The holidays invite all sorts of fun activity, from lighting candles to hanging fresh greens and stringing lights. Here’s how to keep your house and family safe from fire and injury. Compiled by Lexi Walters from American Baby
As you’re sprucing up your home this season, keep an eye out for these common holiday trip-ups, fire hazards, and other safety snafus.
1. Merry and Bright: Carefully inspect holiday light strings each year and discard any with frayed cords, cracked lamp holders, or loose connections. When replacing bulbs, unplug the light string and be sure to match voltage and wattage to the original bulb.
2. Lights Out: Always turn off holiday lights when you leave the house unattended or when going to bed.
3. Fresh Is Best: Try to purchase a freshly cut tree, as they are more resistant to ignition. Keep your Christmas tree watered and away from open candles.
4. Timing Is Everything: Use an outdoor timer certified by CSA International to switch lights on and off. Lights should be turned on after 7 p.m. to avoid the electricity rush hour.
5. Check for the Certification Mark: When purchasing light strings, extension cords, spotlights, electrical decorations, gas appliances, or carbon monoxide alarms, look for the certification mark of an accredited certification organization such as CSA International, UL, or ELT to ensure that the products comply with applicable standards for safety and performance.
6. One and Done: Never connect more than one extension cord together; instead use a single cord that is long enough to reach the outlet without stretching, but not so long that it can get easily tangled.
7. The Great Outdoors: When hanging outdoor lights, keep electrical connectors off the ground and away from metal rain gutters. Use insulated tape or plastic clips instead of metal nails or tacks to hold them in place.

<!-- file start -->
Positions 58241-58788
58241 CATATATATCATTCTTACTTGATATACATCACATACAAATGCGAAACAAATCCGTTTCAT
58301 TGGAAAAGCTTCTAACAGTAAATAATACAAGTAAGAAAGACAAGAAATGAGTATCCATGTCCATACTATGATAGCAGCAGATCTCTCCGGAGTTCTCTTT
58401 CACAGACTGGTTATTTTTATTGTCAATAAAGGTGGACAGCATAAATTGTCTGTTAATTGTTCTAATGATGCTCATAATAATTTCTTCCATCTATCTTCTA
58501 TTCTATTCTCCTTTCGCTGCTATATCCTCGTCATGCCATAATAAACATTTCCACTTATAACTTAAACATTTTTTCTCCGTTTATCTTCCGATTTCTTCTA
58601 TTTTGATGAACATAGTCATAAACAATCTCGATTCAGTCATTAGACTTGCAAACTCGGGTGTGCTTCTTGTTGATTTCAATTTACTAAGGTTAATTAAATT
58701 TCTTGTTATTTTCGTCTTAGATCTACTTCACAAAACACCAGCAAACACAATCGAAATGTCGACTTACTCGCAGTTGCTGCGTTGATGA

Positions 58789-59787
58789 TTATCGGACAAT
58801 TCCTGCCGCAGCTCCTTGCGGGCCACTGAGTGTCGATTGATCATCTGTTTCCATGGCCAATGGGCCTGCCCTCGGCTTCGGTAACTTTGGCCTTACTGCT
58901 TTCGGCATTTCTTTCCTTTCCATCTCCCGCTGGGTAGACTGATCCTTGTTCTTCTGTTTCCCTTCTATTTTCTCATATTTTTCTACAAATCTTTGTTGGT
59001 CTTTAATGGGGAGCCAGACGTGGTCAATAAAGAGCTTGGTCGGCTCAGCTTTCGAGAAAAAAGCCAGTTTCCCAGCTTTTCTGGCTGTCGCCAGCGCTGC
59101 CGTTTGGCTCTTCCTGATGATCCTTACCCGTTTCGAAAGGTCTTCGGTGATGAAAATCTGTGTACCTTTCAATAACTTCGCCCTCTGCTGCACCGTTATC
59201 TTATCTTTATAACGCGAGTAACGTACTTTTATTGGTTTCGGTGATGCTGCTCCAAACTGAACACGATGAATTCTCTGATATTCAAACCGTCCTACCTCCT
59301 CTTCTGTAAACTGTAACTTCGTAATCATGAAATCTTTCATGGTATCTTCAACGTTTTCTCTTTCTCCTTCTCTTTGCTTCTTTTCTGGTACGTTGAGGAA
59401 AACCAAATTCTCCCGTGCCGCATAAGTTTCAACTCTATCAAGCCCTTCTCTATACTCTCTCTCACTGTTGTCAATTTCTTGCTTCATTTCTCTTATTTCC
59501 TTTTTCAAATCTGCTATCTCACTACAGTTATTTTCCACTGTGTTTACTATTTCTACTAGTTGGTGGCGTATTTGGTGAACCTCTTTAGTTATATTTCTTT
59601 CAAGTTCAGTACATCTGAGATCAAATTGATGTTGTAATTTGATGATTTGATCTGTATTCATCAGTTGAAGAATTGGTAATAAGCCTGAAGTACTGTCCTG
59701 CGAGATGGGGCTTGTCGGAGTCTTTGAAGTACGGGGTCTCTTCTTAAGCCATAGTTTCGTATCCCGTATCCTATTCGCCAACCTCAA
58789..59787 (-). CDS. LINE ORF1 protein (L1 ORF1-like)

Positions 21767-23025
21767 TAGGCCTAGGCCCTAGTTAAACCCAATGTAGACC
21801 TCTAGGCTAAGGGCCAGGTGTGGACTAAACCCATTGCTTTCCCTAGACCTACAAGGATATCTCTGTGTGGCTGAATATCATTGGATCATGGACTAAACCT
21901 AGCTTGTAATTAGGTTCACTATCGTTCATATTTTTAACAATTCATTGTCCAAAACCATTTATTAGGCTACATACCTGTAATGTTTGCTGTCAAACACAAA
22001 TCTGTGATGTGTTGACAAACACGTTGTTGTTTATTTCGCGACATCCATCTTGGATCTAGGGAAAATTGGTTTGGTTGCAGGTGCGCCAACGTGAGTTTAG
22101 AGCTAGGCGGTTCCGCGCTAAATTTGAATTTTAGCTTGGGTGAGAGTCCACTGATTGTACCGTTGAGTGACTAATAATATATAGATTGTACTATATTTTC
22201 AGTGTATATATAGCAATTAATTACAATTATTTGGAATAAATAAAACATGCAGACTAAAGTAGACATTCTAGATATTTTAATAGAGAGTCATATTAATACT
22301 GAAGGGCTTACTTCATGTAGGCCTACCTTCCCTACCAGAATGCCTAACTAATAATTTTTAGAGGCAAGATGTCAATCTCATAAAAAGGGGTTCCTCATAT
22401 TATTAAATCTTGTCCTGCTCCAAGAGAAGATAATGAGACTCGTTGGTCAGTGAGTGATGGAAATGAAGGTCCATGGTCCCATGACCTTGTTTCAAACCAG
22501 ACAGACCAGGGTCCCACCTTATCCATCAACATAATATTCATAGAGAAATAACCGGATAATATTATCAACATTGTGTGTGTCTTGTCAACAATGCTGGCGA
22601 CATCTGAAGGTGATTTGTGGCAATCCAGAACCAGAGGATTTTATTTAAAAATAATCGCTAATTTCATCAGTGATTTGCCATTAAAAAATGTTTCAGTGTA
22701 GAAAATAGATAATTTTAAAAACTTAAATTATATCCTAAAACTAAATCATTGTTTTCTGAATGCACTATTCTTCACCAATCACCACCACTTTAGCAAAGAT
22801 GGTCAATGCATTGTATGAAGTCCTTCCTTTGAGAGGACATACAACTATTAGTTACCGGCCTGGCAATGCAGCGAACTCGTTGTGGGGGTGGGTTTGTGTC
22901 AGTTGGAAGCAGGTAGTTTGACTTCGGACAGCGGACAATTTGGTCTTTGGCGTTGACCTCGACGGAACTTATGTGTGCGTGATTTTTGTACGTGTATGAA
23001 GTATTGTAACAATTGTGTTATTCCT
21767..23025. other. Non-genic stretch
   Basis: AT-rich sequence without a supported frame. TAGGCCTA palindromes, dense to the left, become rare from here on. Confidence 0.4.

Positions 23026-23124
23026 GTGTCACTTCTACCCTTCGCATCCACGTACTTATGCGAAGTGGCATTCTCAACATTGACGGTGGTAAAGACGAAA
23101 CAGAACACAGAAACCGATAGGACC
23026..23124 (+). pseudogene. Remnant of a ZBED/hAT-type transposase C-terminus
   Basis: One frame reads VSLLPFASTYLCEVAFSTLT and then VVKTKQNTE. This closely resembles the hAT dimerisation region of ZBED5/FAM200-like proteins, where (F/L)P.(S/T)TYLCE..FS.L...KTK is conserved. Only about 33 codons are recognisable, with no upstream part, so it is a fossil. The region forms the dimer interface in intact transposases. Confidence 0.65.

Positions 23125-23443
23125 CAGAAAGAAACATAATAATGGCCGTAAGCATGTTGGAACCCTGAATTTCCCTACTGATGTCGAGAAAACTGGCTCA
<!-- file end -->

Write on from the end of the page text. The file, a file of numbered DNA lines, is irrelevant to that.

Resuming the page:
8. Climbing Up: Using a ladder when you put up lights? Choose the correct ladder for the job and double check for a certification mark to ensure your portable ladder complies with applicable standards.
9. Keep the Gas Behind Glass: Do not use your gas fireplace if the glass panel is removed, cracked, or broken, and only allow a qualified service person to replace fireplace parts.
10. Sound the Alarm: Test your smoke alarms monthly to make sure they work, and be sure to install smoke and carbon monoxide (CO) alarms on every level of your home — especially near sleeping areas.
11. Filter-Friendly Furnace: To help prevent CO hazards in your home, have a qualified heating contractor perform a yearly maintenance check of your furnace and venting system, and clean or replace your furnace filter frequently during the heating seasons.
12. Clean the Clutter: Do not store combustible materials such as gasoline, propane, paper, chemicals, paint, rags, and cleaning products near your gas furnace. Gasoline or propane cylinders should be stored outside the home.
Source: CSA International
The information on this Web site is designed for educational purposes only. It is not intended to be a substitute for informed medical advice or care. You should not use this information to diagnose or treat any health problems or illnesses without consulting your pediatrician or family doctor. Please consult a doctor with any questions or concerns you might have regarding your or your child’s condition.
Originally published on AmericanBaby.com, November 2005.
All content here, including advice from doctors and other health professionals, should be considered as opinion only. Always seek the direct advice of your own doctor in connection with any questions or issues you may have regarding your own health or the health of others.